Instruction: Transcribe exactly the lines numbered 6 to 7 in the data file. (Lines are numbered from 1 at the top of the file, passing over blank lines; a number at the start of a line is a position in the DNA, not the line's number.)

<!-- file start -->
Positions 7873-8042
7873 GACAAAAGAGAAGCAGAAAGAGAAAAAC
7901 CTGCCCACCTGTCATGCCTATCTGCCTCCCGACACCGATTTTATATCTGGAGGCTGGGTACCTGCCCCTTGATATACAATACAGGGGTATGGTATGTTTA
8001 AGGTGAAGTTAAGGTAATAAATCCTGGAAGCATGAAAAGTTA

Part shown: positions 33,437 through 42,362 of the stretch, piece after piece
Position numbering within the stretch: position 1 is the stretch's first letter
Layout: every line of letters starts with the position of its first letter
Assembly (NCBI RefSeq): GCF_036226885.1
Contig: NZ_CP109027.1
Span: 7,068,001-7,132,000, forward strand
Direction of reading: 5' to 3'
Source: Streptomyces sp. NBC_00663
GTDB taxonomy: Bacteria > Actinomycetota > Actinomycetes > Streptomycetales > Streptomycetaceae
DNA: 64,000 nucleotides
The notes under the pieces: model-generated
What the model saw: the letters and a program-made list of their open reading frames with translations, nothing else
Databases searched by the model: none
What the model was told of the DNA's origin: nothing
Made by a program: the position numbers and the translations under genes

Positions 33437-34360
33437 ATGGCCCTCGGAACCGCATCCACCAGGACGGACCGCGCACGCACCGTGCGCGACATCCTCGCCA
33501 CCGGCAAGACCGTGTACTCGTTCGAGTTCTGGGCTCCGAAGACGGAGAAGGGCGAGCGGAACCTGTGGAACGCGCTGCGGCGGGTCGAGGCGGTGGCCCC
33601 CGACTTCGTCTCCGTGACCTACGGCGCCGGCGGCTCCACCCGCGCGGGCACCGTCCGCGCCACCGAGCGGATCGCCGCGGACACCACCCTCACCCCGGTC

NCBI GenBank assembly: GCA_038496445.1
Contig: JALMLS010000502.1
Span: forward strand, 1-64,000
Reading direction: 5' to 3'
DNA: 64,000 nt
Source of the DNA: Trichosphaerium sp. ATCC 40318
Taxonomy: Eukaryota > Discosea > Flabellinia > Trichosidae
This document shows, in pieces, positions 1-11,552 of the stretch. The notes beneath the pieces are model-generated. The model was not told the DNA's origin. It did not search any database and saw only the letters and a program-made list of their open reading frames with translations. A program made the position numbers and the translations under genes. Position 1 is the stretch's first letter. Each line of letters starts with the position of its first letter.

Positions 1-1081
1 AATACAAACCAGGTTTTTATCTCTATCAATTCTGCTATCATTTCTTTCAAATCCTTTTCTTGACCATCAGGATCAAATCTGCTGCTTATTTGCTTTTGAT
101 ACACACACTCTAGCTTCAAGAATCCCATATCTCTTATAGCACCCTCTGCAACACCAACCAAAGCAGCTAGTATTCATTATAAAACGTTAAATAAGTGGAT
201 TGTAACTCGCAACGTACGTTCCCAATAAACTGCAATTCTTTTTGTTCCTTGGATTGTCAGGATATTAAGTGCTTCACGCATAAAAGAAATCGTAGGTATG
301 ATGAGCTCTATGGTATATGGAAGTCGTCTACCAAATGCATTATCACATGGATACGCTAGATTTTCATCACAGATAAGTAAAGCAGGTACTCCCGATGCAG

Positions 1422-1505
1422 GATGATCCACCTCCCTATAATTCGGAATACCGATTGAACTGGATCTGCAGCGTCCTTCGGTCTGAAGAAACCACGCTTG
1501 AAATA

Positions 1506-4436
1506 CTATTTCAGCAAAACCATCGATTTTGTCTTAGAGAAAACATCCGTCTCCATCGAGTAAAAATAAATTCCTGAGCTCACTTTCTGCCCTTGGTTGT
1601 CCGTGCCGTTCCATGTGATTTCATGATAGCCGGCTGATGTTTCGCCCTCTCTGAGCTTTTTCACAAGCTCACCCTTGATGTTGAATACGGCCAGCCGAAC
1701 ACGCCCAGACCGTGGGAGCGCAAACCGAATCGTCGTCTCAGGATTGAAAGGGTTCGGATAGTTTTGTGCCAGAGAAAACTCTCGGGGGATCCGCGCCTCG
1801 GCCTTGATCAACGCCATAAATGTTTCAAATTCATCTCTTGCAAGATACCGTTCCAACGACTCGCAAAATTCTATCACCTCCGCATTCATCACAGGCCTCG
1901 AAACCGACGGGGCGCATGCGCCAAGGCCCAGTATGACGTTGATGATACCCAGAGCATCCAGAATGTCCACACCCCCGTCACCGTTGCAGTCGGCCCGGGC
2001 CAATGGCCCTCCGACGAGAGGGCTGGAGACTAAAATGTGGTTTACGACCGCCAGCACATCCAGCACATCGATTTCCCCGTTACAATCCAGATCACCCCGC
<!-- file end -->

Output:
Position numbering within the stretch: position 1 is the stretch's first letter
Layout: every line of letters starts with the position of its first letter